Monday, September 29, 2014

The Anteroom

The Net Mender, Marianne Stokes
In April I wrote in another post that when someone in our family dies, we move into a little anteroom of death--not able to follow  our loved one to the place where he has gone, but unable to go back to the everyday world, and it's the rare friend who is able to come in with us. This is what I expected to experience when my mother died, but I didn't. I didn't feel at all removed from the everyday world, nor did I feel at all separated from those around me. When I thought about it later, I realized that the reason I didn't go into the room was that I was already there. This is where I live now. And this is where I'm at home.

I know that many of you probably think that this is morbid or depressing. I'm sure that a few years ago, I would have felt the same way. But it's not. It's just that I have reached that place in my life where I have done all I felt that I needed to do, and that everything that comes now is just a prelude to that step over that final threshold.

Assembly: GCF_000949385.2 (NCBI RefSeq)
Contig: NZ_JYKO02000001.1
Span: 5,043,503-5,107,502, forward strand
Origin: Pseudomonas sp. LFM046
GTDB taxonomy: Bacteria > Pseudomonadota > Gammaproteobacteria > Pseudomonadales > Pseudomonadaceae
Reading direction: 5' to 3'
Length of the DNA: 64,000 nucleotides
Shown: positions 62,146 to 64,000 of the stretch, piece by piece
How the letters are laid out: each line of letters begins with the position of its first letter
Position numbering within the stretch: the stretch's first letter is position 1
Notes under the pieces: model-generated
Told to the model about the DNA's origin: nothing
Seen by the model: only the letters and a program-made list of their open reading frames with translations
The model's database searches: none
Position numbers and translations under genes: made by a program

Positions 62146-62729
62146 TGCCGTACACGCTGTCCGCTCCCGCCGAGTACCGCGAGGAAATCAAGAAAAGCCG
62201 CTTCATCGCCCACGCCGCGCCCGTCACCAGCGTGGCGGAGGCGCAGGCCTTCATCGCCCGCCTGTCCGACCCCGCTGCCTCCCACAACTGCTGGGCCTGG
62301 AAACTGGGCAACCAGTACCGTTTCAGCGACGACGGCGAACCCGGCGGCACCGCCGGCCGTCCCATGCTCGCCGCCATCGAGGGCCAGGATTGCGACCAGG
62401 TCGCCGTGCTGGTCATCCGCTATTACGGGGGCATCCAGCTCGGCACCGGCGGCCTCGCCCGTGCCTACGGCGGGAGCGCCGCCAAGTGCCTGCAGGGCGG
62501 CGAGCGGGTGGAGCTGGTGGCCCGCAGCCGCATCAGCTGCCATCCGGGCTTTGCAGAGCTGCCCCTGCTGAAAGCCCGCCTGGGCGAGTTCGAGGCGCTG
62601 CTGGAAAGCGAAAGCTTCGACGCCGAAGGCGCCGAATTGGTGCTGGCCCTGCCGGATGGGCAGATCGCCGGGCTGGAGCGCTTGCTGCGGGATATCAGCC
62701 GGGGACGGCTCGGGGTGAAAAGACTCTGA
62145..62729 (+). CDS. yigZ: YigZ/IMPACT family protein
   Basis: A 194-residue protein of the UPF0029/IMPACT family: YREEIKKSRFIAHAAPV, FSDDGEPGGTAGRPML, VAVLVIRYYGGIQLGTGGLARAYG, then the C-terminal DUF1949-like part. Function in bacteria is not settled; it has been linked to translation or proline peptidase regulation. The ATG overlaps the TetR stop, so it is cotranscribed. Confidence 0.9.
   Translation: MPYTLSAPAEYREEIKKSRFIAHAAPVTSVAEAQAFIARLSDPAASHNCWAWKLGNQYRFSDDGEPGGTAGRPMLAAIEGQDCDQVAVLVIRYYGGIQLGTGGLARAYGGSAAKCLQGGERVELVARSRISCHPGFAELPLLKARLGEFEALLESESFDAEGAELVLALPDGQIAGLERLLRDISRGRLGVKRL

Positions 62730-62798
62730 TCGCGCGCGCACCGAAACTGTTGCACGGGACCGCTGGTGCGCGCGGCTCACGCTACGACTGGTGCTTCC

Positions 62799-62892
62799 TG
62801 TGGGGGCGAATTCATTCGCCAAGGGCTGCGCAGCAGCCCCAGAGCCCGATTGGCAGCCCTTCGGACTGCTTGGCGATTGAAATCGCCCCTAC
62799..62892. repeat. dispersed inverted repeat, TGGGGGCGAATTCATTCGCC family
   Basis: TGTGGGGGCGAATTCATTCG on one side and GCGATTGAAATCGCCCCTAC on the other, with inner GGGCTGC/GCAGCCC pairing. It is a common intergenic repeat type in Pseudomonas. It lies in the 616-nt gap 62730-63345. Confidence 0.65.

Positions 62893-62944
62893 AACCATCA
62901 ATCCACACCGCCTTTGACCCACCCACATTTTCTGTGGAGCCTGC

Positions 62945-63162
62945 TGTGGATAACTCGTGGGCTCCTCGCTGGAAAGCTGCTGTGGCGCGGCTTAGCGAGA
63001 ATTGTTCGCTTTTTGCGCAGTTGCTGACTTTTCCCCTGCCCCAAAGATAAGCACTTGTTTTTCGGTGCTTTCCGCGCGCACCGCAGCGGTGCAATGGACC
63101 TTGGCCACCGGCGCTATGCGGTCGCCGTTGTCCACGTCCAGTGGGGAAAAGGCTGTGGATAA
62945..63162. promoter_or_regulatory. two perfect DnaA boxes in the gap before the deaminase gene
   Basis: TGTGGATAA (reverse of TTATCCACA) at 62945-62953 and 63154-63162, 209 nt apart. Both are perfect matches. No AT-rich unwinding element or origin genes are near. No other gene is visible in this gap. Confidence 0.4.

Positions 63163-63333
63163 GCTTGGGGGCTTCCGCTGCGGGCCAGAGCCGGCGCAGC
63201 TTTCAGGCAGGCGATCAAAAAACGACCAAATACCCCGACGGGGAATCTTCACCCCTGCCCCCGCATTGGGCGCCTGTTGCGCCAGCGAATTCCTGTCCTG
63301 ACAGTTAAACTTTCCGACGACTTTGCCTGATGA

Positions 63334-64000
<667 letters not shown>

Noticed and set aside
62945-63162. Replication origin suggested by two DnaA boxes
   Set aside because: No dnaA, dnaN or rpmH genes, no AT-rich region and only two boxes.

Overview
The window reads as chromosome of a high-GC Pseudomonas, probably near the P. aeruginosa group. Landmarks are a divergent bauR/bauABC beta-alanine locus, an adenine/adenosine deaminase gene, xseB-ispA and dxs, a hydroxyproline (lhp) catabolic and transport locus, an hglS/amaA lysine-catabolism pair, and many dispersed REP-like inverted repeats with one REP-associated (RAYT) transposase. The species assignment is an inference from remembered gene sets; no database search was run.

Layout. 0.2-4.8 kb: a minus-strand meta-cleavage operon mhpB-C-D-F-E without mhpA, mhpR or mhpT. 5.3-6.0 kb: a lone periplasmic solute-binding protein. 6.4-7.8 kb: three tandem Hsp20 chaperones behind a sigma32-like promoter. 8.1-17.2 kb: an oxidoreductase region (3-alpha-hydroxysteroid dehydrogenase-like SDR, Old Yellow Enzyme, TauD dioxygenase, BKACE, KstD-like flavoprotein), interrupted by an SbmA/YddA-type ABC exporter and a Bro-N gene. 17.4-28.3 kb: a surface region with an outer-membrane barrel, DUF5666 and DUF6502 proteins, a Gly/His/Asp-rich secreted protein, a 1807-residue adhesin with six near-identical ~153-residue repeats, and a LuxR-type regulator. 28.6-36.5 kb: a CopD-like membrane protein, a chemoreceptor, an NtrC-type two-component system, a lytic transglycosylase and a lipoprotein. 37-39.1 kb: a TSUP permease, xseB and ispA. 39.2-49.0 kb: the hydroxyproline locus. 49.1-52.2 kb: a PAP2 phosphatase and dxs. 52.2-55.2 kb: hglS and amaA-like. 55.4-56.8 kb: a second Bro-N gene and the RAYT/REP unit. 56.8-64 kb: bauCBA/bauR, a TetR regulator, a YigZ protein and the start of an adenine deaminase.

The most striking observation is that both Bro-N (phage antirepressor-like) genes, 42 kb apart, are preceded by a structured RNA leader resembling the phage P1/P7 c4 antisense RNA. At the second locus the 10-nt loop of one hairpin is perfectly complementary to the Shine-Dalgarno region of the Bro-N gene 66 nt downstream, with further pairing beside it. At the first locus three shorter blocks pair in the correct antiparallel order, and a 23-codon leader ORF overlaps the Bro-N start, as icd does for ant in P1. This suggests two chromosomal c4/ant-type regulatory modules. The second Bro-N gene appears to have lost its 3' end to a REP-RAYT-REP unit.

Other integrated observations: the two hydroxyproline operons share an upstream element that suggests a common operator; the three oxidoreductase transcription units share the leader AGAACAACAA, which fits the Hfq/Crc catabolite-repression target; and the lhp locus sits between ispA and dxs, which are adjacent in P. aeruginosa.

Don't think that I'm saying that I think this is imminent. I don't. I might live for another 20 or 30 years. I might be called to do a lot of surprising things. I'm happy with my life and I'm surrounded by people I love who love me. I'll be happy to stay, but I'm also looking forward to letting go. It's a very peaceful place to be.
Death is swallowed up in victory. 
Where, O death, is your victory? 
Where, O death, is your sting? 
The sting of death is sin, and the power of sin is the law. 
But thanks be to God who gives us the victory through our Lord Jesus Christ.

Should you want to comment and find that Blogger is being recalcitrant, try this, write your comment and copy it. If it doesn't post, paste your comment into a new box. For some reason, this seems to work for me. JTC


  1. I hear and understand. Your words are in my heart.

  2. What wonderful artwork to illustrate the narrative - and what a fitting title of the artwork. To be a net mender is a superb endeavor. I find, as a frequently do with your writing, that you seem to speak for me, as well. Thank you.

  3. Thanks to you both. Mary, Marianne Stokes, who painted that picture is one of my favorite artists. You should do a Google image search if you aren't familiar with her work. I love this one: and this one:


  4. Thank you for this, Janet. I don't know that I've ever heard someone speak of death in quite these terms. It gives me something to aim for.